Chemical Capsaicin making Chillies superhot cause burning sensation in mouth

Articles

Chemistry of superhot Chillies

Category : General Chemicals
Published by : Data Research Analyst, Worldofchemical


Did anyone thought how


Chillies will get hot flavour?


Burning sensation on your tongue after having chillies? And


Why do we passionate to eat chillies even though they are hot?

 

When you’ve eaten spicy food in precise chillies you will get tears in your eyes, and your mouth feels burning sensation and as a course of action spontaneously you will have a glass of water to suppress the hotness. But still after having a glass of water you feel to drink more water! All this kind of taste, burning sensation and heat on your tongue is due to a chemical named ‘Capsaicin’ which is present in chillies.


Why do we passionate to eat chillies even though they are hot?

 

The reason behind why people are passionate to eat chillies even though they are hot is when nerve cells release substance p ( neuropeptide functions as a neurotransmitter and as a neuromodulator ) and these act on brain cells in the same way that opium-derived drug morphine does, as a result, you feel good. The degree of heat produced by chillies can be measured by ‘Scoville scale’. The number of Scoville heat units (SHU) indicates the amount of capsaicin present.


Example


Chemical Scoville heat units
Capsaicin 16,000,000
Dihydrocapsaicin 15,000,000
Nordihydrocapsaicin 9,100,000
Homodihydrocapsaicin 8,600,000
Homocapsaicin 8,600,000
Nonivamide 9,200,000

 

Capsaicin

 

Capsaicin is a capsaicinoid, a family of chemicals found in these peppers which induce the feeling of heat upon ingestion. There are five other major capsaicinoids; however, capsaicin is the most prevalent and strongest. Capsaicin retains its original potency despite time, cooking, or freezing. Capsaicin is a chemical compound which stimulates chemoreceptor nerve endings in the skin, especially the mucous membranes.


There are six types of capsaicinoids


  • Capsaicin
  • Dihydrocapsaicin
  • Nordihydrocapsaicin
  • Homodihydrocapsaicin
  • Homocapsaicin
  • Nonivamide

 

Structure

 

Capsaicin is an odourless, flavourless, lipophilic substance. It belongs to alkaloids, is a derivative of vanillylamide and has three function groups.


 

  Fig. 1) Capsaicin structure

 

History of capsaicin

 

The molecule was first isolated in 1816 in crystalline form by P. A. Bucholz and again 30 years later by L.T. Thresh, who gave it the name "capsaicin". The structure of capsaicin was partly elucidated by E. K. Nelson in 1919. Capsaicin was first synthesized in 1930 by E. Spath and F. S. Darling.

 

Capsaicin is an irritant for mammals, including humans, and produces a sensation of burning in any tissue with which it comes into contact. Capsaicin and several related compounds are called capsaicinoids and are produced as a secondary metabolite by chili peppers, probably as deterrents against certain herbivores and fungi.

 

Mechanism


Capsaicin, as a member of the vanilloid family, binds to a receptor called the vanilloid receptor subtype 1 (VR1). VR1 can be stimulated with heat and physical abrasion and thereby it permits cations to pass through the cell membrane and into the cell when activated.


The resulting depolarization of the neuron stimulates it to signal the brain. By binding to the VR1 receptor, the capsaicin molecule produces the same sensation that excessive heat or abrasive damage would cause, explaining why the spiciness of capsaicin is described as a burning sensation.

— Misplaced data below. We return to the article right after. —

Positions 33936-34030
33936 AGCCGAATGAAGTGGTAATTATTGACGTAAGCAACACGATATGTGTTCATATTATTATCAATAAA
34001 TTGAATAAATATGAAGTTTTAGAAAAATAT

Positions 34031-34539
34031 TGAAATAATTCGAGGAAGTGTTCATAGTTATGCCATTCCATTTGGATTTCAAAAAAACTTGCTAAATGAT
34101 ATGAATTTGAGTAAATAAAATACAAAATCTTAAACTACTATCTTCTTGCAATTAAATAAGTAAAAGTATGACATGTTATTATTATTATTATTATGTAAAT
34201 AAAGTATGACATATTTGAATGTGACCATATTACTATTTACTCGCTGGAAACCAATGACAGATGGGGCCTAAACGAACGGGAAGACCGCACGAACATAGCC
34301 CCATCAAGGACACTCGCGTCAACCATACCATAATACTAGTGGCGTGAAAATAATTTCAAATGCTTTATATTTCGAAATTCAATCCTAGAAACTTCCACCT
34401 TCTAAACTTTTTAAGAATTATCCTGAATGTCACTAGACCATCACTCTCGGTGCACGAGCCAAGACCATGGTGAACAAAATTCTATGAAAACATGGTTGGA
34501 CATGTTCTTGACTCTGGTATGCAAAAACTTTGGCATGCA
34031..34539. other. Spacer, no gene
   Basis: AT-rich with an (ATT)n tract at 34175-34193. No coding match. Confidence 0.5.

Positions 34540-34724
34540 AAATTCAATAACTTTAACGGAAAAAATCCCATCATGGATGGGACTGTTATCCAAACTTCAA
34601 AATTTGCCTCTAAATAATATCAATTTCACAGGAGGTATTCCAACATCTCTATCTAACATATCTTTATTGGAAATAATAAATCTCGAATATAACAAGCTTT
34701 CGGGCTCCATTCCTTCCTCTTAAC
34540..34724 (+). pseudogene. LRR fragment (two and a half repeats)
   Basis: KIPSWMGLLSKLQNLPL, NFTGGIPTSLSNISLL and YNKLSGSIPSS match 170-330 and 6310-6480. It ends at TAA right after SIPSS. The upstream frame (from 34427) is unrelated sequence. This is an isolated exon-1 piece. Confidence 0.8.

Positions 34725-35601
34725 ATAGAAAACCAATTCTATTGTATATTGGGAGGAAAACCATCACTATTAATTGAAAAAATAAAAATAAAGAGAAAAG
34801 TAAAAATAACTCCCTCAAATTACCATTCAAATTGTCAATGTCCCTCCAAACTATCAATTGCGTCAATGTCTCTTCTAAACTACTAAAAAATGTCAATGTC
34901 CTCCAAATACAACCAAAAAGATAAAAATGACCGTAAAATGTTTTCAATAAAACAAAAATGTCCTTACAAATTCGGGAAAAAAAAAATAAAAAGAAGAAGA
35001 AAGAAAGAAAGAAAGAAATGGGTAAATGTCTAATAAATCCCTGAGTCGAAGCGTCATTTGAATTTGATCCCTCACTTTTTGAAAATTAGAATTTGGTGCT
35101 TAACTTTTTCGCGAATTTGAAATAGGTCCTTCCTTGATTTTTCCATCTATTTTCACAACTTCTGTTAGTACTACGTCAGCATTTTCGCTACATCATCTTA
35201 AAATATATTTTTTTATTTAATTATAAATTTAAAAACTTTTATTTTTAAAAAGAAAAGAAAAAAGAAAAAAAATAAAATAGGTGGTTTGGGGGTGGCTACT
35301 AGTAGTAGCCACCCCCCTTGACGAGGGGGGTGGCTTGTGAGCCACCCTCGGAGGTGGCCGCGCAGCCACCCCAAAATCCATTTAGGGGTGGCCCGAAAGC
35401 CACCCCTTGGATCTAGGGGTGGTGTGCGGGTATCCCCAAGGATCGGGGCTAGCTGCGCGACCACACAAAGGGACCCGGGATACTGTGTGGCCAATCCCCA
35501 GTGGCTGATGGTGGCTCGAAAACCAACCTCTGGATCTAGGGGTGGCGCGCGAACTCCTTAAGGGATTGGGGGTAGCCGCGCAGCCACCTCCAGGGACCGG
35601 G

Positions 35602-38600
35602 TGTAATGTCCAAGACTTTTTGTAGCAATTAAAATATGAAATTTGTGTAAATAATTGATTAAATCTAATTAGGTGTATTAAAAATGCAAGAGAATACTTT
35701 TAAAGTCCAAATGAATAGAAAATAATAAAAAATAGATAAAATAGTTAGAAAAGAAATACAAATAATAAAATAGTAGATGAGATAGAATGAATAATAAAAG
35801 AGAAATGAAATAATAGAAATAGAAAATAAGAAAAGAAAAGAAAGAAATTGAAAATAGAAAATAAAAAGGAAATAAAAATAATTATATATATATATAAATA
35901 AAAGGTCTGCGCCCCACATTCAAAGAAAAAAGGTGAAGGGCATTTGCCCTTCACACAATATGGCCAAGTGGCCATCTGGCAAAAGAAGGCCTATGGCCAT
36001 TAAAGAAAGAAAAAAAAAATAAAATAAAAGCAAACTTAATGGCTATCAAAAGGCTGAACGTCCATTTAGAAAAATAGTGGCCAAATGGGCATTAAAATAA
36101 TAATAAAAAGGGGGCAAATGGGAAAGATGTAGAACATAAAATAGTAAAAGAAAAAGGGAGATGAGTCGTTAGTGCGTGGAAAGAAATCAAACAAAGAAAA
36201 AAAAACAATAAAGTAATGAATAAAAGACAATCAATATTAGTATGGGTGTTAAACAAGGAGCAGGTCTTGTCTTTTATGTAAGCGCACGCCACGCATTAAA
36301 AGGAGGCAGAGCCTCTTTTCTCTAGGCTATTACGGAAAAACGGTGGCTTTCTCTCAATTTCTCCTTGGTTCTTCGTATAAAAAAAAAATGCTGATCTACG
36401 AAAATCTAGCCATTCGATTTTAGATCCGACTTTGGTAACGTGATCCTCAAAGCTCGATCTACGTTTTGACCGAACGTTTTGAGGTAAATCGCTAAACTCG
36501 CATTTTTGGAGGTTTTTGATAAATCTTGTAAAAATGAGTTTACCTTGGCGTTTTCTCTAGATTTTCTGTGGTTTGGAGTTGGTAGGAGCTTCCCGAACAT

Fig. 2) Capsaicin mechanism

 

The VR1 ion channel is member of the superfamily of TRP ion channels i.e., TRPV1. There are a number of TRP ion channels that have been shown to be sensitive to different ranges of temperature and probably are responsible for our range of temperature sensation. Thus, capsaicin does not actually cause a chemical burn, or indeed any damage to tissue but it causes only the sensation.


Applications


  • Capsaicin applications in food sector
  • Capsaicin applications in medical sector
  • Capsaicin applications in pest control
  • Capsaicin applications weight loss and regain

 

Capsaicin applications in Food sector

 

It is used in food products to give them added spice or heat.

 

In high concentrations capsaicin will also cause a burning effect on other sensitive areas of skin

 

To get experience the pleasurable and even euphoriant effects

 

Capsaicin applications in Medical sector

 

  • Capsaicin is being used in
  • Topical ointments
  • High-dose dermal patches
  • In pain relieving treatment
  • In post-herpetic neuropathy
  • Peripheral neuropathy
  • Hernia repair and
  • Osteoarthritis

 

Capsaicin applications in pest control

 

Capsaicin is also used to deter mammalian pests and to improve crop security.

 

Capsaicin applications weight loss and regain

 

It causes a shift in substrate oxidation from carbohydrate to fat oxidation as a result of this there is a decrease in appetite as well as a decrease in food and fat intake. The reduction in fat intake will have changes in weight of the person.

 

Reference


[1] © From http://www.australiangeographic.com.au/journal/why-chillies-are-hot-the-science-behind-the-heat.htm

[2] © From http://www.ensymm.com/pdf/ensymm_capsaicin_extraction_abstract.pdf

[3] © From http://www.superhotchilli.com/info.html

[4] © From http://www.chilliworld.com/factfile/chilli-peppers-faq.as

 

Image reference


Fig. 1) Capsaicin structure © From http://www.ensymm.com/pdf/ensymm_capsaicin_extraction_abstract.pdf

Fig. 2) Capsaicin mechanism © From http://www.ensymm.com/pdf/ensymm_capsaicin_extraction_abstract.pdf

 

To contact the author mail: articles@worldofchemicals.com

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